Why Not Have Mandatory Adult Education?
Pondering compulsory adult education highlights some of the problems with compulsory education for children and adolescents.
It’s very rare to see an educated person publicly disparage education. Across the political spectrum, almost everyone thinks that education is the key to improving our economy and society. Democrats believe the solution is funding, while Republicans think we need school choice. Nobody really says that education is largely a waste—except for iconoclasts like Bryan Caplan, author of The Case Against Education: Why the Education System Is a Waste of Time and Money (Caplan, 2018).
While most people believe education is essential, I can’t recall hearing anyone call for compulsory education for anyone other than children and young adults. This is odd because plenty of adults are unfamiliar with basic scientific facts and lack basic numeracy. Perhaps even more importantly, most are unfamiliar with the information necessary to be an informed voter. American citizens are largely ignorant, irrational, and misinformed nationalists (Brennan, 2016, ch. 2).
Ironically, the failures of education are sometimes used to argue for more education. When general education classes designed to improve writing skills are found ineffective, some argue this shows that we need more of the same (Brennan and Magness, 2009, ch. 7). For some reason, adult incompetency is taken as an indication that we need to improve schooling, but not as an indication that we should send adults back to school. Almost everyone would reject this sort of radical proposal.
Adults are given the liberty to make their own decisions to a much larger degree than minors (Epstein, 2010); children are regarded as a class of people who can sometimes be forced to do things against their will. You can make your kids play baseball, attend piano practice, go to school, and go to church. No one is legally permitted to compel the vast majority of adults to do any of these. Why do we treat children differently? Many will argue that children lack the cognitive ability or competency to make long-term decisions, so their parents have to force them to do things.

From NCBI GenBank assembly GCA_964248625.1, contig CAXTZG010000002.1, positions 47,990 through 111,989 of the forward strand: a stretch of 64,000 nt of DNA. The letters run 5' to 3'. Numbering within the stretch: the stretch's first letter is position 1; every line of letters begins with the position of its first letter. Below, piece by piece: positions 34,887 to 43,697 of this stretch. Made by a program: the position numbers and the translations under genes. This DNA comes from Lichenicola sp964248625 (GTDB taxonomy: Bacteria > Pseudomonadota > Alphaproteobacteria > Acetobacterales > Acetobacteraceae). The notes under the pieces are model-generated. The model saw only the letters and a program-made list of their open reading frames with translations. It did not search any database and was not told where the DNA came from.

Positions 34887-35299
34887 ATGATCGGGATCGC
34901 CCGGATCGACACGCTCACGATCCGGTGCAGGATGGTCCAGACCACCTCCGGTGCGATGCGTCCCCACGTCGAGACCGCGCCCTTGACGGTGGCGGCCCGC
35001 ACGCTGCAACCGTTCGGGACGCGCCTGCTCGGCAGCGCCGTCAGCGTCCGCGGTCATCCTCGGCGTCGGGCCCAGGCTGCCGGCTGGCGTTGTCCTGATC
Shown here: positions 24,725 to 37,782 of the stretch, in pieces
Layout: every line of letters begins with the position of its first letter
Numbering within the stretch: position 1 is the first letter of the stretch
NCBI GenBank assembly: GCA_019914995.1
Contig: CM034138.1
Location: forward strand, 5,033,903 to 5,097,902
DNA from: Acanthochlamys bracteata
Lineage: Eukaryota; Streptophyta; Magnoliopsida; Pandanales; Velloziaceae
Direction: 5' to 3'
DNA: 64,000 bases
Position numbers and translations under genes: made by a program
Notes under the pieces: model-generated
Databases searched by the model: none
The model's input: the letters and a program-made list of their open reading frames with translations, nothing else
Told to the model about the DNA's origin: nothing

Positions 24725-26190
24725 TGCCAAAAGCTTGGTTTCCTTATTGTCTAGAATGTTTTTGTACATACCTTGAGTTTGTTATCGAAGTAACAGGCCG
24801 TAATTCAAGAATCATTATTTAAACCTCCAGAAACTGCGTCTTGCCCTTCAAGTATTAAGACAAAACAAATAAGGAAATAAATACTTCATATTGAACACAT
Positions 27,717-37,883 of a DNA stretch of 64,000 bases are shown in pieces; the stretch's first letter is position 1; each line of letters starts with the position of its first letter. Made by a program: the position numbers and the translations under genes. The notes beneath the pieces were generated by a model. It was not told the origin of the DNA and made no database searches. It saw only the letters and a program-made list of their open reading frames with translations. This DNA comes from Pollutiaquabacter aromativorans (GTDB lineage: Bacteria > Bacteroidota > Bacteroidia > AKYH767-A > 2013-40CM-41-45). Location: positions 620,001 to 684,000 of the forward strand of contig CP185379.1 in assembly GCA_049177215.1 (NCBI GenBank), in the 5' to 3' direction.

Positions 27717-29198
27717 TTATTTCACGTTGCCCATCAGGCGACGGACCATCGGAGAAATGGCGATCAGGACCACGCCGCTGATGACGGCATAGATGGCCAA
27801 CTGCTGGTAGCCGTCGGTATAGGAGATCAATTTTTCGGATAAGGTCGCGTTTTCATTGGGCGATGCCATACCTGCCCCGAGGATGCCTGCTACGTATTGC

I find this argument unpersuasive. As I noted in my article “Adolescent Liberation,” if it really were about competency or cognitive ability, then people would advocate for permitting highly competent and intelligent young people to have equal rights with adults. Furthermore, if education was so clearly in one’s self-interest, then presumably, we should be making at least some adults return to school, yet we don’t. No one even thinks we should force a 35-year-old who has forgotten his high school algebra and civics 101 to return to school.
The first few objections that come to mind are that sending people back to school would be very disruptive to their lives and economically harmful. But I think that this is an example of status quo bias. We don’t regard sending young people to school because it’s not a disruption since they aren’t doing anything else. But the reason they aren’t doing anything else is that they’re forced to attend school. There are also opportunity costs to keeping children and adolescents in school in addition to the thousands spent on the schooling itself.
When we want to take a drastic measure and deprive people of their liberty, we should have an excellent reason. For example, if someone is a danger to themselves, many find it okay to force them into psychiatric care. We don’t have to have as high a standard for children, but it seems like we currently have almost no standard. Teachers regularly force their students to engage in almost entirely useless behavior like finger painting, playing the recorder, and writing poetry. If you’re going to make your kid do something, you should think it’s in their interest. The more they resent being made to do the action, the more it should be in their interest.
Frequently, the more a student dislikes school, the less it’s in their best interest to be attending school. My radical view is that very little education is particularly useful for improving critical thinking skills or giving useful information to students. We have reason to doubt that educational interventions are effective at permanently boosting IQ (Protzko, 2015; Caplan, 2018, ch. 2). We also have reason to doubt that students are learning skills that transfer to other domains (Haskell 2001; Caplan, 2018, ch. 2). And even if students acquire useful information, they will not retain it into adulthood unless it is relevant to their day-to-day lives (Caplan, 2018, ch. 2).
While not everything children learn is useless, a great deal of time spent making children sit in a classroom is wasting their time. We should see this as a serious ethical violation. We wouldn’t find it acceptable to coerce adults into learning useless information, and we should at least have some threshold for usefulness that has to be passed before coercing children. Some activities clearly do not pass the threshold, and they should be stopped. Although few will agree with my radical view, I believe that a lot of children should be allowed to either just play or begin working from an early age if they would like.
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